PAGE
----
ave you ever felt more alive than when bringing something to life, in whatever form? Have you ever felt happier than when admiring one of your own creations—whether a child, a painting, or a gourmet meal? I sure as hell haven’t! Whatever your particular kind of fancy, it feels intrinsically damn good to give genesis to something.
In my book This Is How You BE: A Simple Guide To True Happiness, I go so far as to make the case that creativity is one of three main pillars to authentic happiness. Yet in our modern Westernized world, rather than a necessity, creativity is treated as a luxury at best, worthless hobby at worst.
This cheapening of creativity has resulted in a lot of miserable people. Why? Because, as spiritual teacher and author of The Science of Mind Ernest Holmes says, “to be spiritual is to create”—and he says this with the understanding that to be spiritually nourished is the only way to be authentically happy.
A Course in Miracles concurs, stating with authority that “unless you create you are unfulfilled.” In my experience of observing myself and the world at large, this holds profoundly true. If we are miserable, if we feel dead or dull or dumbed down, there’s a better-than-good chance that part of our misery lies in the in-expression of our truest self—of not being “plugged in” to any creative outlet.
The antonym of the word “express” is “dull.” And the fact is that if we want to stop living dull lives, we need to make creative self-expression a priority in our lives in some way. And, hey, if you’re a mathematician, don’t freak out! Let’s be clear: creativity doesn’t have to mean painting or dancing or writing novels (thought of course it can). In the words of the wise Osho, “Creativity is the quality that you bring to the activity that you are doing. It is an attitude, an inner approach—how you look at things … Whatsoever you do, if you do it joyfully, if you do it lovingly, if your act of doing is not purely economical, then it is creative.”
When we create, whether it’s a sonnet or a conscious business or a better life for our children, the intrinsic reward is not comparable to anything else ever motivated by money or logic or politics. When we cannot or do not create, we feel stifled because we lack that intrinsic reward that is only accessible through creation. The relationship is direct: When we sideline creativity in our lives, we sideline true happiness.
Here are 11 quotes from wise af people who agree with me:
- “You become more divine as you become more creative. All the religions of the world have said God is the creator. I don’t know whether he is the creator or not, but one thing I know: the more creative you become, the more godly you become. When your creativity comes to a climax, when your whole life becomes creative, you live in God. So he must be the creator because people who have been creative have been closest to him.” – Osho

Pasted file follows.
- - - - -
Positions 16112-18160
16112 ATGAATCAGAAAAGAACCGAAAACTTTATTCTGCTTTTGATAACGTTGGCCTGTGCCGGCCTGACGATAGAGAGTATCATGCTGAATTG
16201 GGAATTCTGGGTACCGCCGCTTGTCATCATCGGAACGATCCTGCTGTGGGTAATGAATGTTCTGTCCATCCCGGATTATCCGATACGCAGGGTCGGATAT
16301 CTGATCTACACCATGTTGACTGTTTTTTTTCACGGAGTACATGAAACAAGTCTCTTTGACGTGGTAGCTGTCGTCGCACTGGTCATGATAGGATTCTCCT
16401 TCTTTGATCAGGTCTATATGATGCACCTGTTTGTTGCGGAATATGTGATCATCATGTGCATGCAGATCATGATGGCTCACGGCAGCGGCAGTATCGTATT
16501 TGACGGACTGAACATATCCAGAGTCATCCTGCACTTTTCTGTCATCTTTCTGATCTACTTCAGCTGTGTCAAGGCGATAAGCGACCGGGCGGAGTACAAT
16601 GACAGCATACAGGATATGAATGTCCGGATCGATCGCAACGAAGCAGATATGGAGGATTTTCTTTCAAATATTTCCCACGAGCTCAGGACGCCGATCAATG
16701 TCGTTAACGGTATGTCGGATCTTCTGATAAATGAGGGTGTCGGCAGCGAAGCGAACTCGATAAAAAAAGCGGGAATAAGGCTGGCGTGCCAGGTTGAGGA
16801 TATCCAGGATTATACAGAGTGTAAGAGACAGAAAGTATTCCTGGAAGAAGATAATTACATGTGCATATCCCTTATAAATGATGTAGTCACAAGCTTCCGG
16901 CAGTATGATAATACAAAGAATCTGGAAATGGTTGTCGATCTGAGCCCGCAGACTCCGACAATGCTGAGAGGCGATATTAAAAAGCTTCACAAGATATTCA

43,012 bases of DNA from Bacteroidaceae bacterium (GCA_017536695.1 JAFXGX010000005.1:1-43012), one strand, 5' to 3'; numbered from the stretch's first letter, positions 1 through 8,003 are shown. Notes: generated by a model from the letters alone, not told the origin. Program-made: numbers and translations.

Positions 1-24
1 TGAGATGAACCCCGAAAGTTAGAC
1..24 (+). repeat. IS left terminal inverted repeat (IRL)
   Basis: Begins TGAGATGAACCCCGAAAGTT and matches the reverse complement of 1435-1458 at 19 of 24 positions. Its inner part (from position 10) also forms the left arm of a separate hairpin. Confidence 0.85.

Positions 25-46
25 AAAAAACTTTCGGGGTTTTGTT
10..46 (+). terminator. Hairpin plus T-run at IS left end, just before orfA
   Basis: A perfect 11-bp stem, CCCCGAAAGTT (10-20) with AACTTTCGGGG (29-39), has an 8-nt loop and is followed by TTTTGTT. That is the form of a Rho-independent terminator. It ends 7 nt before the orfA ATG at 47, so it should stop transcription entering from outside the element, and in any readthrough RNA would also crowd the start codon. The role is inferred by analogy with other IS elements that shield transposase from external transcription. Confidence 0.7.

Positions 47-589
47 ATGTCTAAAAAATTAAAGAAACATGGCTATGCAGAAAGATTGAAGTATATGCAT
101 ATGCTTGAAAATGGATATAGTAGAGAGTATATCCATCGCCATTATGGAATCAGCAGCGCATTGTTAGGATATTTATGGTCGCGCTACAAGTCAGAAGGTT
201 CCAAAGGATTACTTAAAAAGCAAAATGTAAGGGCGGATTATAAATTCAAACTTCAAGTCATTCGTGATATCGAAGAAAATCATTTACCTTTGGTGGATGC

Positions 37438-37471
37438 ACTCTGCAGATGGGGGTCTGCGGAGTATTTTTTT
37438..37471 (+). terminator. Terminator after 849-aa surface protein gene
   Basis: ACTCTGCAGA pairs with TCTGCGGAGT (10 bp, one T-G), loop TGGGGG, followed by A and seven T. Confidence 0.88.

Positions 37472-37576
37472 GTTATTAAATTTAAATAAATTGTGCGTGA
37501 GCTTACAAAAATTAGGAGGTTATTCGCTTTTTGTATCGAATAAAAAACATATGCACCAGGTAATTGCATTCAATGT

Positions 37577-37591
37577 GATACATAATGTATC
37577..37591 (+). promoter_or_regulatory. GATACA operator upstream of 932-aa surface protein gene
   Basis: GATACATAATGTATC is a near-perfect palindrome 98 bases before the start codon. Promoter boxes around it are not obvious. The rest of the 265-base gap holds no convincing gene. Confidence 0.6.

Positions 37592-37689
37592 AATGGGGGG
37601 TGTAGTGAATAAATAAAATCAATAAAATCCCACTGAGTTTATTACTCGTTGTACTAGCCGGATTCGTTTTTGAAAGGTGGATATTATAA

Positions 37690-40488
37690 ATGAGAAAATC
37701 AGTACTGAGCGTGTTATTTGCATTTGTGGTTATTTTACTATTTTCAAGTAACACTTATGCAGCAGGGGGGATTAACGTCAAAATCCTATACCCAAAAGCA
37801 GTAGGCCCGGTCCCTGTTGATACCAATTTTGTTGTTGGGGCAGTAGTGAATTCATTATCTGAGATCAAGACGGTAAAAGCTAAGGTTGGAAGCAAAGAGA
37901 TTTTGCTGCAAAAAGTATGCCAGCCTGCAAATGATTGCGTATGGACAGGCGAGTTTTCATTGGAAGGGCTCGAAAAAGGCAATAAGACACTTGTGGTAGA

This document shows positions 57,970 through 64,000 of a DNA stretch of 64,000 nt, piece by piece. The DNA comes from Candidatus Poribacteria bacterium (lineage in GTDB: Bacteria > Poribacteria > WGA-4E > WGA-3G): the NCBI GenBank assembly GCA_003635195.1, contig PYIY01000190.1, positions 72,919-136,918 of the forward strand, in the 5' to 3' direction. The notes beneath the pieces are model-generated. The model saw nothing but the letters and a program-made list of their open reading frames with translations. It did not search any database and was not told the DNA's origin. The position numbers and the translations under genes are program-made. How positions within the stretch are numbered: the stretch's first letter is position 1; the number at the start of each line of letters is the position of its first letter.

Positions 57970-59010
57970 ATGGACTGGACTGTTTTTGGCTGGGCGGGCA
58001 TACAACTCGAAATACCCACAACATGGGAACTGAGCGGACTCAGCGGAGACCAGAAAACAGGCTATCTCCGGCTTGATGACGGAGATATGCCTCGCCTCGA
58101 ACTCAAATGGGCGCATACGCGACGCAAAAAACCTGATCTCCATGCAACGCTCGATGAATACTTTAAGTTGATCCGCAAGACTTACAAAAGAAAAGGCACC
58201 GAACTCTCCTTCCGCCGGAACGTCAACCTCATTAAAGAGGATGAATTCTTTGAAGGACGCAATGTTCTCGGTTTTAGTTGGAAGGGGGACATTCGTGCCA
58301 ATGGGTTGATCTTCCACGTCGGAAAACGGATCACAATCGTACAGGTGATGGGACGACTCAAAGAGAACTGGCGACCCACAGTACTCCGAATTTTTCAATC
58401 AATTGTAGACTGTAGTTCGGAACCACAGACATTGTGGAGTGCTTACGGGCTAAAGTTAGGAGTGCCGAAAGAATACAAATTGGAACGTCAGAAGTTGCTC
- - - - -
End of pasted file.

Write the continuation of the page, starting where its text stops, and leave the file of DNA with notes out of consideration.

- “We have come to think that duty should come first. I disagree. Duty should be a by-product. Writing, the creative effort, the use of the imagination, should come first—at least, for some part of every day of your life. It is a wonderful blessing if you use it. You will become happier, more enlightened, alive, impassioned, light-hearted and generous to everybody else. Even your health will improve. Colds will disappear and all the other ailments of discouragement and boredom.” – Brenda Ueland
- “What art does is to coax us away from the mechanical and towards the miraculous. The so-called uselessness of art is a clue to its transforming power. Art is not part of the machine. Art asks us to think differently, see differently, hear differently, and ultimately to act differently, which is why art has moral force … Art makes us better people because it asks for our full humanity, and humanity is, or should be, the polar opposite of the merely mechanical. We are not part of the machine either, but we have forgotten that. Art is memory…” – Jeanette Winterson
- “The key question isn’t ‘What fosters creativity?’ But it is why in God’s name isn’t everyone creative? Where was the human potential lost? How was it crippled? I think therefore a good question might be not why do people create? But why do people not create or innovate? We have got to abandon that sense of amazement in the face of creativity, as if it were a miracle if anybody created anything.” – Abraham Maslow
- “If you hear a voice within you say, ‘You cannot paint,’ then by all means paint, and that voice will be silenced.” – Vincent Van Gogh
- “[William] Blake thought that this creative power should be kept alive in all people for all of their lives. And so do I. Why? Because it is life itself. It is the Spirit. In fact it is the only important thing about us. The rest of us is legs and stomach, materialistic cravings and fears.” – Brenda Ueland
- “Creation is your Source and your only real function.” – A Course in Miracles
- “Creativity is the sudden cessation of stupidity.” – Edwin Land
- “To be creative means to be in love with life. You can be creative only if you love life enough that you want to enhance its beauty, you want to bring a little more music to it, a little more poetry to it, a little more dance to it.” – Osho
- “Those who speak in spiritual terms routinely refer to God as creator but seldom see “creator” as the literal term for “artist”. I am suggesting you take the term “creator” quite literally. You are seeking to forge a creative alliance, artist-to-artist with the Great Creator. Accepting this concept can greatly expand your creative possibilities.”
– Julia Cameron
- “It is our nasty twentieth-century materialism that makes us feel: what is the use of writing, painting, etc., unless one has an audience or gets cash for it? Socrates and the men of the Renaissance did so much because the rewards were intrinsic, i.e., the enlargement of the soul.” – Brenda Ueland
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